Part 19

Spring arrived, and with spring the opportunity to carry on welding, it appeared that all the holes in the main area that had been found so far had been welded, but I was perplexed, still there was water in the hull. Where was it coming from?

‘Its rainwater,’ Simon said, we’ll get rid of that and it will soon begin to dry. What we need to do is start at the front of the boat and clean all the rust flakes and rubbish out of the bilges, then we can take the water out and she’ll begin to dry out. I looked around the boat, she was one big open space with a lot of rust flakes in the bilges and it looked like a huge task.

This feeling was now becoming familiar to me, it had taken a long time to scrape rust and now it was finished I felt a sense of achievement and believed we were really making progress. When Simon explained the next task was to clean out the bilges and then paint the floor, I realised there were a lot of big stages to this project, and the end seemed no nearer than it had six months ago.

I managed to layer myself up with clothes, full thermals to help keep the cold out, and gloves that went over the edge of my long sleeved top. Experience had taught me that these rust flakes managed to get everywhere. I worked methodically taking a pair of frames at a time, and working on one side of the keel. I begun to brush out the rust flakes and other crazy rubbish I found in the bilges, the occasional packet of pills that must have slipped under the floor when the previous owners weren’t looking, I would then fill up the bucket with the rust flakes and once full carry it over to the big bins in the boatyard. Once all the rubbish was out what was left between the frames was a pool of very dirty water, Simon gave me a small hand pump that could then be used for pumping out the water. I pumped the water into the same bucket and this worked quite well for the top layer. Unfortunately there were small rust flakes still in the water as I got down to the end of the puddle, the flakes would clog up the pump and it would stop working. In order to get the last of the water I used a dust pan and brush to sweep it up and also a sponge to soak up the remnants. It took one weekend to do about a third of the boat, and I knew this was going to be a laborious task.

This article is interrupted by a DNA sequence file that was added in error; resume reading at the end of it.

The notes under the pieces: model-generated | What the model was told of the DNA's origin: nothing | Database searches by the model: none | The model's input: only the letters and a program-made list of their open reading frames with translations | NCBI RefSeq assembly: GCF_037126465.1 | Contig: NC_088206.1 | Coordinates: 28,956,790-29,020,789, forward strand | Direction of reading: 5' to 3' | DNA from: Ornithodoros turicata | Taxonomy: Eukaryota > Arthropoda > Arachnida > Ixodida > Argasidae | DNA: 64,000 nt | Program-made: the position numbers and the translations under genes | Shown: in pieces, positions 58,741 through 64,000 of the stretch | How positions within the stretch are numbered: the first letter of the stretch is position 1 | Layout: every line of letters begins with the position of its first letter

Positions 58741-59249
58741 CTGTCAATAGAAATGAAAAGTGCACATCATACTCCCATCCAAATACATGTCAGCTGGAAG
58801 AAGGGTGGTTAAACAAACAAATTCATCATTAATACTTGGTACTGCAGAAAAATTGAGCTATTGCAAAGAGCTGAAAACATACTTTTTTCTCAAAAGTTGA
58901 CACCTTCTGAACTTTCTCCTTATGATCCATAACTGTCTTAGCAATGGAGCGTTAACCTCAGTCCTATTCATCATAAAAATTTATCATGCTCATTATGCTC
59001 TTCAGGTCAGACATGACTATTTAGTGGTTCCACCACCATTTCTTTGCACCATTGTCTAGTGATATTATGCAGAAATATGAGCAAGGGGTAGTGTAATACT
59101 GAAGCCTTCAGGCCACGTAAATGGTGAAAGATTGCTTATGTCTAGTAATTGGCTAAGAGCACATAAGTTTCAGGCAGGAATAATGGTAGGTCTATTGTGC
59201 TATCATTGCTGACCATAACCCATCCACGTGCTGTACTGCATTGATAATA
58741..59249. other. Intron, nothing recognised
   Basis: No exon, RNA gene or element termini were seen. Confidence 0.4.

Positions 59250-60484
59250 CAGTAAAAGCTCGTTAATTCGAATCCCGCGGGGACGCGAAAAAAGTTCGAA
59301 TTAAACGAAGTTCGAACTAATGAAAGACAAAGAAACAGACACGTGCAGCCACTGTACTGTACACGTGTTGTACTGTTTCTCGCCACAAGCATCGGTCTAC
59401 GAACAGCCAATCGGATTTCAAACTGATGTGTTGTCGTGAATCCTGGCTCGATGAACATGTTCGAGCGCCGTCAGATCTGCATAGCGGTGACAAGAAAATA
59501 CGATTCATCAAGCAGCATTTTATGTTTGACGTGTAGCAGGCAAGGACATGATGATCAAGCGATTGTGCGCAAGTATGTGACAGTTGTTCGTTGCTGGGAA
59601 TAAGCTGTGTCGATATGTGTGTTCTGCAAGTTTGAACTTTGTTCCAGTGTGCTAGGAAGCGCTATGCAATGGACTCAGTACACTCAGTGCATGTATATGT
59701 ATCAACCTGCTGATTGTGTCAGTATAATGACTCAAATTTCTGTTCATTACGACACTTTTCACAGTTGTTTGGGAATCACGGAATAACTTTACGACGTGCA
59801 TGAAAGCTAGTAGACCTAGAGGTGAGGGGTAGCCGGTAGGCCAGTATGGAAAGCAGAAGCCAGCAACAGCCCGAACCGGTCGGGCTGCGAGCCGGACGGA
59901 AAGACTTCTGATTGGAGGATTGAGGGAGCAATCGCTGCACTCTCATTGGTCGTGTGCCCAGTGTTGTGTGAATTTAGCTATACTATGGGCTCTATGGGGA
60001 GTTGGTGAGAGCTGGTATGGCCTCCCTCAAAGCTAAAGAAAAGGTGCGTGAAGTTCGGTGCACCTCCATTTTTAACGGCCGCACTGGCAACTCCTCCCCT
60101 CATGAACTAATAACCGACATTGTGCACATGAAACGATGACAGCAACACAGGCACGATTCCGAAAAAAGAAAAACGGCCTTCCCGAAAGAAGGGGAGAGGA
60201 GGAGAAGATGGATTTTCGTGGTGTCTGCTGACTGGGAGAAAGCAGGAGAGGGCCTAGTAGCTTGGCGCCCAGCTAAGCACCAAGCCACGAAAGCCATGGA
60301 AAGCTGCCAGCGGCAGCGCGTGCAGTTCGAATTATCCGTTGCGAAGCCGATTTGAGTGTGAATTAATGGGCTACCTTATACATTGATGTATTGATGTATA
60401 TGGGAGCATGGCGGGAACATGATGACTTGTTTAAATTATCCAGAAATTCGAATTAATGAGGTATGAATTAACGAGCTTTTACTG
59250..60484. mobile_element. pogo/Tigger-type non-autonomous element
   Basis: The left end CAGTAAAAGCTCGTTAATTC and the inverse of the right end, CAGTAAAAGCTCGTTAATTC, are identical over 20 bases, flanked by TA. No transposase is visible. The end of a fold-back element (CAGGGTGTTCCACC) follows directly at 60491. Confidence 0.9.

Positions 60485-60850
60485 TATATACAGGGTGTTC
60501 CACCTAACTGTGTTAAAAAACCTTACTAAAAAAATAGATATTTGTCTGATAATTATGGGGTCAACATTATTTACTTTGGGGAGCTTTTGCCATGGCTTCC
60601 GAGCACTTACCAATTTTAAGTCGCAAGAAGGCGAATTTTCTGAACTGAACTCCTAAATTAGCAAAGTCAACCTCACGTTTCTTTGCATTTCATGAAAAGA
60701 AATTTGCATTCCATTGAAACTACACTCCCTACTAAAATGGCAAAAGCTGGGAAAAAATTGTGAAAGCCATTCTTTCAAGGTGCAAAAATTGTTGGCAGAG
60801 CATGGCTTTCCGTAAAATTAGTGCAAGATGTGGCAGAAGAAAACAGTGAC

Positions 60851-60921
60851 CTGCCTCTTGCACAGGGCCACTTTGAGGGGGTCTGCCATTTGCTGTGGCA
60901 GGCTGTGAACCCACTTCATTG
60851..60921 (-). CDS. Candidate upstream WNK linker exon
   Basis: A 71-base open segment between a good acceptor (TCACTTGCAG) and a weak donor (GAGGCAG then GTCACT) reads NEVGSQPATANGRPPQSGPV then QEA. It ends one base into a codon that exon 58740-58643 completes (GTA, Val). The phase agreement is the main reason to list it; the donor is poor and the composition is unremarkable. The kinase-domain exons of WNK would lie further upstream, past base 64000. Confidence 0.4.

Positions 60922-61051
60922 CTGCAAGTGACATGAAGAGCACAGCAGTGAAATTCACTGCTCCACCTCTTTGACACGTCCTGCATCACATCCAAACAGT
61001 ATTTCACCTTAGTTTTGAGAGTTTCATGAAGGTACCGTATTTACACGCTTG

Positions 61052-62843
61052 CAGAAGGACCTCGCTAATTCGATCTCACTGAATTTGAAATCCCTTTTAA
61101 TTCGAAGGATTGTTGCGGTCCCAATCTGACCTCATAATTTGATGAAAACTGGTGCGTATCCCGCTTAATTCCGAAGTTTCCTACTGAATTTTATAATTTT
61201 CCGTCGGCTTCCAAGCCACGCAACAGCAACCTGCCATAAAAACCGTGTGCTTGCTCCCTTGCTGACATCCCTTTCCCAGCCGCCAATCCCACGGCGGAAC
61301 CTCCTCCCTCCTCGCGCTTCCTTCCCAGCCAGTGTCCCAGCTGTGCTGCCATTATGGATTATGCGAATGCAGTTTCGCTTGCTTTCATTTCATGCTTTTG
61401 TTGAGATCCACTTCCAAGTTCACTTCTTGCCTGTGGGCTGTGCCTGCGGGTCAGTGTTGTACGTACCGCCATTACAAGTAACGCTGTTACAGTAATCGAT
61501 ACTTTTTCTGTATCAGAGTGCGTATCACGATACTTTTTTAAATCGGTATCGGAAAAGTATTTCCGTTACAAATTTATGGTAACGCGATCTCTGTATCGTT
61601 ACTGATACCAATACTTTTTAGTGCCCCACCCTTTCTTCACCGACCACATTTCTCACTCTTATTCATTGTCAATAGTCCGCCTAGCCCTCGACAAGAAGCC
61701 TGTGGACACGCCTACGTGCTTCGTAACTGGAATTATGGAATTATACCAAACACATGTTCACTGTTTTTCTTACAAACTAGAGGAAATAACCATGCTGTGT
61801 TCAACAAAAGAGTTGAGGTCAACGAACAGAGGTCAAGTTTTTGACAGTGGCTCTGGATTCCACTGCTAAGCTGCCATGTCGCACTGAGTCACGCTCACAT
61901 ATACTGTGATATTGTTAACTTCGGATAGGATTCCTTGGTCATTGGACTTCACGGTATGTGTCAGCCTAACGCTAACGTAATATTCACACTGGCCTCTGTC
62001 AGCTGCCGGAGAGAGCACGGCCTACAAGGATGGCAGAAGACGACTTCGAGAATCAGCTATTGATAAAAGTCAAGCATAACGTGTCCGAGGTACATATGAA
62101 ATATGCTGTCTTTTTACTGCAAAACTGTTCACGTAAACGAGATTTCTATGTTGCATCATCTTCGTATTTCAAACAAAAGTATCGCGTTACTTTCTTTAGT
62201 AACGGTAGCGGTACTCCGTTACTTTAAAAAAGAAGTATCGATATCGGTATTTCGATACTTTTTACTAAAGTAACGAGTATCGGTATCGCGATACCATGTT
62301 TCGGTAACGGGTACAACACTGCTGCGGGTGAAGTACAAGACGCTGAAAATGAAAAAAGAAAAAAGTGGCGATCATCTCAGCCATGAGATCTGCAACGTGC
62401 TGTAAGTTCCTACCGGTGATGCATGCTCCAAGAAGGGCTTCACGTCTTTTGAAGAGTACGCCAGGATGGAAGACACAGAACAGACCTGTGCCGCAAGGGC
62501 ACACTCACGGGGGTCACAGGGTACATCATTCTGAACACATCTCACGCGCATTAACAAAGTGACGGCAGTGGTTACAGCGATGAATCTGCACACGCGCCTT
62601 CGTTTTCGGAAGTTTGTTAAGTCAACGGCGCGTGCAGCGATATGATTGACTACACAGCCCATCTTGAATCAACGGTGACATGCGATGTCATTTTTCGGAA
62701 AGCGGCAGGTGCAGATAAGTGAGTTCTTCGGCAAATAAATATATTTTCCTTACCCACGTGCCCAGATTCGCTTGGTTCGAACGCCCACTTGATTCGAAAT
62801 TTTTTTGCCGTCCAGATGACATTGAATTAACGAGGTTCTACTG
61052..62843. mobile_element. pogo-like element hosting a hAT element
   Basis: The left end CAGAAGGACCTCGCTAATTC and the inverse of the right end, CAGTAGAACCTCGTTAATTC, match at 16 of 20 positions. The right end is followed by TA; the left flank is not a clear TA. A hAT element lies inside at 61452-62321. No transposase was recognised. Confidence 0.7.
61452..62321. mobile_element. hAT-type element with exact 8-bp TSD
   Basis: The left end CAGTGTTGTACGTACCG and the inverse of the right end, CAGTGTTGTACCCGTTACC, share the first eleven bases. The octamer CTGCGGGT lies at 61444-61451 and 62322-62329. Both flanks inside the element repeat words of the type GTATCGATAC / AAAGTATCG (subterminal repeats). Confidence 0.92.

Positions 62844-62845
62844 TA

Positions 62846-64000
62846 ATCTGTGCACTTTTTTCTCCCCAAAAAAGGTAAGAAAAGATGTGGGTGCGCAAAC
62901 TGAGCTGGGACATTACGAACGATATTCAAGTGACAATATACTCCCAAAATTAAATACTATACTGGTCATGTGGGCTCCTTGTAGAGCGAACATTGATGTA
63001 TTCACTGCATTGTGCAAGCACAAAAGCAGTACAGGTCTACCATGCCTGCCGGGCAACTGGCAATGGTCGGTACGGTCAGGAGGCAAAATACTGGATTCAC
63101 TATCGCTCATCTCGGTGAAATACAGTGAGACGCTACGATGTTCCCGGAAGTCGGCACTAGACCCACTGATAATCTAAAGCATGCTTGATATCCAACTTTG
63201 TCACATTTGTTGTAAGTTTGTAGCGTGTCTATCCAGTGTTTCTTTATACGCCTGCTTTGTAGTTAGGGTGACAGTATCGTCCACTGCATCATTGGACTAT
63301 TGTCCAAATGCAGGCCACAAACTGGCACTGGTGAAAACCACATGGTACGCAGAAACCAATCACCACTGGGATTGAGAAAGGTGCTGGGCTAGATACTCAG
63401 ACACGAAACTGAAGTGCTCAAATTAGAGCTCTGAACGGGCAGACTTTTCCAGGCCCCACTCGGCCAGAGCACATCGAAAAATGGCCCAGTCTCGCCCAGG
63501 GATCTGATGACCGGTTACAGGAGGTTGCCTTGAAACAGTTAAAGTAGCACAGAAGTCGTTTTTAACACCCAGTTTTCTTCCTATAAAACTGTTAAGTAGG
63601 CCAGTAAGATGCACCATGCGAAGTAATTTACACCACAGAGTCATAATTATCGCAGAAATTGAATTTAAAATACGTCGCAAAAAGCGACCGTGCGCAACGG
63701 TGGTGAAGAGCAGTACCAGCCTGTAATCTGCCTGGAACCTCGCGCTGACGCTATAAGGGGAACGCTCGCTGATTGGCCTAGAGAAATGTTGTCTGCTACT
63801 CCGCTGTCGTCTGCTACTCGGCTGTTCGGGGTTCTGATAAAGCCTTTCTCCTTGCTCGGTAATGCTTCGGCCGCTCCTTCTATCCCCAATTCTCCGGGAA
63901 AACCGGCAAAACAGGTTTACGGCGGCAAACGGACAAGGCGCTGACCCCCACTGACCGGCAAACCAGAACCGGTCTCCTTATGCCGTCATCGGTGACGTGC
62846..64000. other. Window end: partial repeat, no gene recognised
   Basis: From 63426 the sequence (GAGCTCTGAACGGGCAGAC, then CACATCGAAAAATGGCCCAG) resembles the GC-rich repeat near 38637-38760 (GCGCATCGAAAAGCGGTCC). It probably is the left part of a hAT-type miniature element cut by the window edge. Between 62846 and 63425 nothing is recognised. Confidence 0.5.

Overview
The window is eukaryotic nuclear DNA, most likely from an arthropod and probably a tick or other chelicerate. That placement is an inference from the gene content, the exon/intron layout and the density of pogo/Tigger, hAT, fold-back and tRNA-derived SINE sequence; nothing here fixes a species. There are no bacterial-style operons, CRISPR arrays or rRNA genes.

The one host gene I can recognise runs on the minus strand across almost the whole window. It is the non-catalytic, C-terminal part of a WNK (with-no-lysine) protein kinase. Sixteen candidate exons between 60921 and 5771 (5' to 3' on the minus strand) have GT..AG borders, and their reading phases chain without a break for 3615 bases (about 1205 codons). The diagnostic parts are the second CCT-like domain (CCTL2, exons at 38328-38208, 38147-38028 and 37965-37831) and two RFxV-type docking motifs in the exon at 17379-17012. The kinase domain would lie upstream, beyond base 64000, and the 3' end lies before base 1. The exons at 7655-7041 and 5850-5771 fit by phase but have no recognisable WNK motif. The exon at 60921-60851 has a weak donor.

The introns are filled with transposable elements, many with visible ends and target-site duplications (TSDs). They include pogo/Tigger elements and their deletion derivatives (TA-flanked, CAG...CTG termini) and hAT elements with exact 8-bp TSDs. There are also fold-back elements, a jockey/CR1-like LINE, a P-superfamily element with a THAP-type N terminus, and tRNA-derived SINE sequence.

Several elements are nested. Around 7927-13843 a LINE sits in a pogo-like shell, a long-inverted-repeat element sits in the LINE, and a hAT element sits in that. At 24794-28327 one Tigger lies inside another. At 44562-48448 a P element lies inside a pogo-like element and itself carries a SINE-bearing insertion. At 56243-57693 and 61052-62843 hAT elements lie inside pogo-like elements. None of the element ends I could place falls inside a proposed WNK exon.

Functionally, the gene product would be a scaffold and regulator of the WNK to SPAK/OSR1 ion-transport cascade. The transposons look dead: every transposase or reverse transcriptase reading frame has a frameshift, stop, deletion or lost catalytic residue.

We were however developing our social network in the area, a retired fireman and his wife, Dennis and Jean from Leeds returned for a second visit to see how we were getting on. They had been passing by in the autumn when we had the range going, and he had told me he liked the smell of a coal fire, and thought it was fantastic project we were undertaking. He was awaiting some major surgery but managed to climb on board and have a look at the inside. He said he would be returning to monitor our progress, and true to his word he and his wife had returned.  It was very fortuitous timing as I was beginning to feel like we were working hard most weekends and every school holiday and not getting very far, but Dennis said ‘you have made tremendous progress since we were here last time,’ and Jean nodded her agreement. It cheered me up that other people could see the progress.

I realised that the process of restoring the barge was similar to the process of directing a show. After a certain point a director gets so close to the show they begin to find it difficult to see if the show they have directed is one that they are proud of. That is when as assistant director is needed to either critique or affirm the work that has happened. The same was true of Misterton, we were so close to her it was hard to see the progress, but to others the progress was becoming noticeable. We needed to keep this thought in our heads.

On the third weekend of cleaning out the rust flakes I got to the workshop area at the back of the boat. This contained a small pond of water. The boat has a keel down the centre and is designed so that the back of the boat sits lower in the water. Any water that is collected in the boat should drain to the back and then is pumped out through the bilge pumps in the engine room. This was what would happen when we had cleaned the boat out and would prevent further water stagnating in the bottom. Ideally once all the welding was complete there would be no more water coming in, but as Simon said there still may be some condensation from time to time.

The pond in the back was about a foot deep, and I sat down with the battery operated hand pump and started to fill the bucket and empty it over the side. I filled the bucket again, and again, and again, and again, in fact 23 buckets later the pond had been emptied. Simon and I were both amazed by how much water there was there. I was curious to see what would happen next.

On the following weekend when we opened the boat, there was a different smell on board, it no longer smelt damp and dirty, in fact it did not have any distinctive smell at all. We climbed down the ladder and walked up and down the frames inspecting the hull. It was bone dry, I was delighted!